Coming soon: The World As We Don't Know It - A New Bond Between Human and Earth
24 September 2021 – 12 January 2022
Image: Maria Friberg - Night Vision, 2019
What would it be like to create a work of art that would only be finished in 100 years? What if animals, plants and other living creatures were given the same rights as humans, or if rivers and mountains could sue us for the pollution we cause? What if we actually listened to the voices of the residents of the North Sea before erecting windmills in the sea? Or if we listen to the children who simply state that eating lamb is the same as slaughtering a baby, and who think that because we caused the environmental crisis it is up to us to solve it.
In the exhibition The World As We Don't Know It - A New Bond Between Human and Earth, 22 international artists share their visions of the climate crisis. They argue for a different relationship between human and earth, a different way of structuring society. Two closely interwoven lines of thought run through the exhibition. The common thread is: a modest place for humans on this earth and a strong connection between ecology and ethics. The exhibition The World As We Don't Know It - A New Bond Between Human and Earth is on show @droog in Amsterdam from 24 September 2021 until 12 January 2022.
“Let’s stop talking about the climate crisis: we need to talk about a humanitarian crisis.”
- Terike Haapoja and Laura Gustafsson on the film Becoming
The first line of thought is that human life is just a dot on the geological time scale. Artists take us back to our ancestors or create works of art that will only be completed in the distant future, such as Katie Paterson who planted a forest in Norway in 2014 that will provide the paper for a book that will be finished in 2114. Some of the artists pin their hopes on children: Maria Friberg, for example, took photos of surly-looking teenagers tucked into hoodies, and Melanie Bonajo documented children’s views on pressing issues in her film Progress vs Sunsets.
The second line of thought in this exhibition is formed by the belief that all living things in and on this earth have equal rights to flourish. The artists give a voice to the landscape, for example Cristina Lucas in her film The People That Is Missing, they listen to the voices of the residents of the North Sea, like Ziega van den Berk, and consider legal cases which plead for the rights of nature in the face of human destruction, like Ursula Biemann and Paulo Tavares in the film Forest Law.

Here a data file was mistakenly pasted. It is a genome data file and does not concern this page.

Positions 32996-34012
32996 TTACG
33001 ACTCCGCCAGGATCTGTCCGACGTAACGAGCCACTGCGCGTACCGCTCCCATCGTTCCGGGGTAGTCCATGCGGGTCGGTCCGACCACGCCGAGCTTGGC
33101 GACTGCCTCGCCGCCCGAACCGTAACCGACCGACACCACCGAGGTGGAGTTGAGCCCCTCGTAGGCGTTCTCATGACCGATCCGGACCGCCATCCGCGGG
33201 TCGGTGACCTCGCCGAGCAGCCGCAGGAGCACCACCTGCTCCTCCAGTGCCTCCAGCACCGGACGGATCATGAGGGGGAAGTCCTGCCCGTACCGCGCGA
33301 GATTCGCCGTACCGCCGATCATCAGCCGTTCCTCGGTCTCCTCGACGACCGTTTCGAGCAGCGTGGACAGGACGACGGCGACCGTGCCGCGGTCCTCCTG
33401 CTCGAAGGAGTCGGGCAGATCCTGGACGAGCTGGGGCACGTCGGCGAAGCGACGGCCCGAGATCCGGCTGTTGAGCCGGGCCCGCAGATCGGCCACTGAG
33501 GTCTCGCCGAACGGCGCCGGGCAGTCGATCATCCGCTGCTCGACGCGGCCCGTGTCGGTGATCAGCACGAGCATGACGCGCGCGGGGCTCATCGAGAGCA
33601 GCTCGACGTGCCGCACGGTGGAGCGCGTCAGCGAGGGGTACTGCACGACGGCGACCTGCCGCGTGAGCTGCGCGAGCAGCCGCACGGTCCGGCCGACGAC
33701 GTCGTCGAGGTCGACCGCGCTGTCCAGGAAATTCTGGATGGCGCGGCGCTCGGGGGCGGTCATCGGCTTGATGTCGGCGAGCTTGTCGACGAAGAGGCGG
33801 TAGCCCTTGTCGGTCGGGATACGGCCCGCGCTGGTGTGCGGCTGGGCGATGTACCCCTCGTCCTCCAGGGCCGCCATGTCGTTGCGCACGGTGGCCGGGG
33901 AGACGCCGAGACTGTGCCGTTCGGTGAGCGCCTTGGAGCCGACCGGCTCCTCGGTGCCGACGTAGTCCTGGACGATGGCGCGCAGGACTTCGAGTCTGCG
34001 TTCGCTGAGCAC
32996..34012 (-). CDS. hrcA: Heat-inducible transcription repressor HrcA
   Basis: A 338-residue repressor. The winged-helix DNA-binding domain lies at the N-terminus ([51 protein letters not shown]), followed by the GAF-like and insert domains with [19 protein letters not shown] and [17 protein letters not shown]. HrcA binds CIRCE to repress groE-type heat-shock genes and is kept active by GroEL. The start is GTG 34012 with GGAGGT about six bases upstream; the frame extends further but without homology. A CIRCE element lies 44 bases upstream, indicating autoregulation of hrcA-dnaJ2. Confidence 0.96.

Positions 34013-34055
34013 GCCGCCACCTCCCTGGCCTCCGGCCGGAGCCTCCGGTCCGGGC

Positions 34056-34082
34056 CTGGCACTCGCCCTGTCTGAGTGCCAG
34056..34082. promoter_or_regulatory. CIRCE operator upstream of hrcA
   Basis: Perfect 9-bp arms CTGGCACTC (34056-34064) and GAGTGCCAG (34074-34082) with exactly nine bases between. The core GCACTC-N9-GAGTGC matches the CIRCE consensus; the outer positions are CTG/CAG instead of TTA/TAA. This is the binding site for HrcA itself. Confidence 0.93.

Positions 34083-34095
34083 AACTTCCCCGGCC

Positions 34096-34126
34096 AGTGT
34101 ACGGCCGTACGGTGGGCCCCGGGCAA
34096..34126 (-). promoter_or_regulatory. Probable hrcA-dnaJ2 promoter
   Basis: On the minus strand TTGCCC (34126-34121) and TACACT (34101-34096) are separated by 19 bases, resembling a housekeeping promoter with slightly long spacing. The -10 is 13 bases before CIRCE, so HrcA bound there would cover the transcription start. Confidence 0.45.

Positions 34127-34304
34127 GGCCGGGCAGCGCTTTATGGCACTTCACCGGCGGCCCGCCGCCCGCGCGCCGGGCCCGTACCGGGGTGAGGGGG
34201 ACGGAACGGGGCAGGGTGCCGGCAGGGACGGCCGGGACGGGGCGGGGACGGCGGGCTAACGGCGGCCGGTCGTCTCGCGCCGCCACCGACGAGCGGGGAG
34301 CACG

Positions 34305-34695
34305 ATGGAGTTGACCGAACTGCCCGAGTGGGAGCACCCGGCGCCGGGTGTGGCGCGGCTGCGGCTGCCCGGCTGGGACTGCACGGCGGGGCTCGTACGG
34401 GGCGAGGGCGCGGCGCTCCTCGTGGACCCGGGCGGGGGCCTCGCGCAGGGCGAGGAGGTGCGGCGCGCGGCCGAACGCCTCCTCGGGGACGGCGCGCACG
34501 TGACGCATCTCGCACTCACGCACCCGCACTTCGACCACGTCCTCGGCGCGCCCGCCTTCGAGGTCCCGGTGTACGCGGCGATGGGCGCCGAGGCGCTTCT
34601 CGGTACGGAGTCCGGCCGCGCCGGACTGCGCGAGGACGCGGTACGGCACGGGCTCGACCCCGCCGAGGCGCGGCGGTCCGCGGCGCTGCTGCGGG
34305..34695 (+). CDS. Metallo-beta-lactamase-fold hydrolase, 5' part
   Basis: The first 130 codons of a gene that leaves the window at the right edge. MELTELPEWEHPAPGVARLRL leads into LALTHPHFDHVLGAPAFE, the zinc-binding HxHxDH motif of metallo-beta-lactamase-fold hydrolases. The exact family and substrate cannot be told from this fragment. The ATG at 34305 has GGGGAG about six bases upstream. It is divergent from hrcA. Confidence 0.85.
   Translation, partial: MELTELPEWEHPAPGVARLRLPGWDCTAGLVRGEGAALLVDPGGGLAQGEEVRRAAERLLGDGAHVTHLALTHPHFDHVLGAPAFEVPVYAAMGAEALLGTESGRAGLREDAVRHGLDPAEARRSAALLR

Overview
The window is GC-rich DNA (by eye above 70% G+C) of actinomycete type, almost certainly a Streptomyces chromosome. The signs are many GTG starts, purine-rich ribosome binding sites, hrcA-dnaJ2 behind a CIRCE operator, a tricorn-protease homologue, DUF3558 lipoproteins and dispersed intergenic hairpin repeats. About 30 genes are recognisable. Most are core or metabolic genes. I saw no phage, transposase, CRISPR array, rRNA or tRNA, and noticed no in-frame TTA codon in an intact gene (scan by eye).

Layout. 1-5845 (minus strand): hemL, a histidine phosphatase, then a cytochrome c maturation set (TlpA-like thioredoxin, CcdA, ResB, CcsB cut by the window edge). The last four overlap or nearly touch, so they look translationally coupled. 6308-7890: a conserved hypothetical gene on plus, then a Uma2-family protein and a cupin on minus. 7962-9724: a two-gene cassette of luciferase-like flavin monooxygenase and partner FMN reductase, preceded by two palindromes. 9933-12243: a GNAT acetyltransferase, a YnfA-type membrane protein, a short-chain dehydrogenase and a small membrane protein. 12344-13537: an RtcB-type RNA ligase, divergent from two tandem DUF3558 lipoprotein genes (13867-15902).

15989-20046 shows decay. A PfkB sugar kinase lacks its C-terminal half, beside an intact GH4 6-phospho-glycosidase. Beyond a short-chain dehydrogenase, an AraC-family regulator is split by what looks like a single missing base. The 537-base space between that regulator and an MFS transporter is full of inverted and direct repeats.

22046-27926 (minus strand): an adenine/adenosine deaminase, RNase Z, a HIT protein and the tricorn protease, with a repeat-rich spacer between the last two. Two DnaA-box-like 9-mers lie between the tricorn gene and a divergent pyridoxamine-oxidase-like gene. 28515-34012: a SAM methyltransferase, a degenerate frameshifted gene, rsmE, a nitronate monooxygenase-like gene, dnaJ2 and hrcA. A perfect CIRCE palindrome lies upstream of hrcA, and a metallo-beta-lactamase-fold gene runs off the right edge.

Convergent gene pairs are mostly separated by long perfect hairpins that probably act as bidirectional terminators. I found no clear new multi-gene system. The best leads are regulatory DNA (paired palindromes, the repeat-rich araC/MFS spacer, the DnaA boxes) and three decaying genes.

It is a wide range of voices. Sometimes they are utopian, sometimes dystopian. Sometimes they are politically charged, at other times philosophical or literary. But together, they paint a picture of an inclusive society in which humans do not play the leading role, a society that gives all living things the right to flourish, that takes into account the well-being of future inhabitants of this earth and ensures that they are not saddled with our mess. In short, a society that does not harm the ecosystem of our planet.
Is this new society the world we would like to live in? Is it a utopia or can we actually make it come true?
A programme has been organised to accompany the exhibition The World As We Don´t Know It - A New Bond Between Human And Earth. Especially for this exhibition, philosopher Maarten Doorman and filmmaker Eva van Pelt created three short films that critically examine the theme of the exhibition. The films will be screened at the exhibition.
Studio Zeitgeist (Farid Tabarki and Rindert de Groot) is organising a programme titled Revolution!. In live debates hosted @droog, they will have incisive conversations about large-scale changes for the sake of the Good Life.
Live Artist Talks will also be organised during the exhibition.
Melanie Bonajo (NL), Otobong Nkanga (NG/BE), Terike Haapoja & Laura Gustafsson (FI), Carlijn Kingma (NL), Katie Paterson (SCO), Maria Friberg (SE), Eric Klarenbeek & Maartje Dros (NL), Ziega van den Berk (NL), Hans op de Beeck (BE), Jonas Staal (NL), Giulia Cenci (IT/NL), Ursula Biemann (CH) & Paolo Tavares (BR/UK), Marina Zurkow (US), Superflux (IN/UK), Cristina Lucas (ES), Tomáš Libertíny (SK/NL), Julia Lohmann (DE/UK), Mirte van Laarhoven (NL) and Rachel Sussman (US).
@droog: Staalstraat 7B, Amsterdam.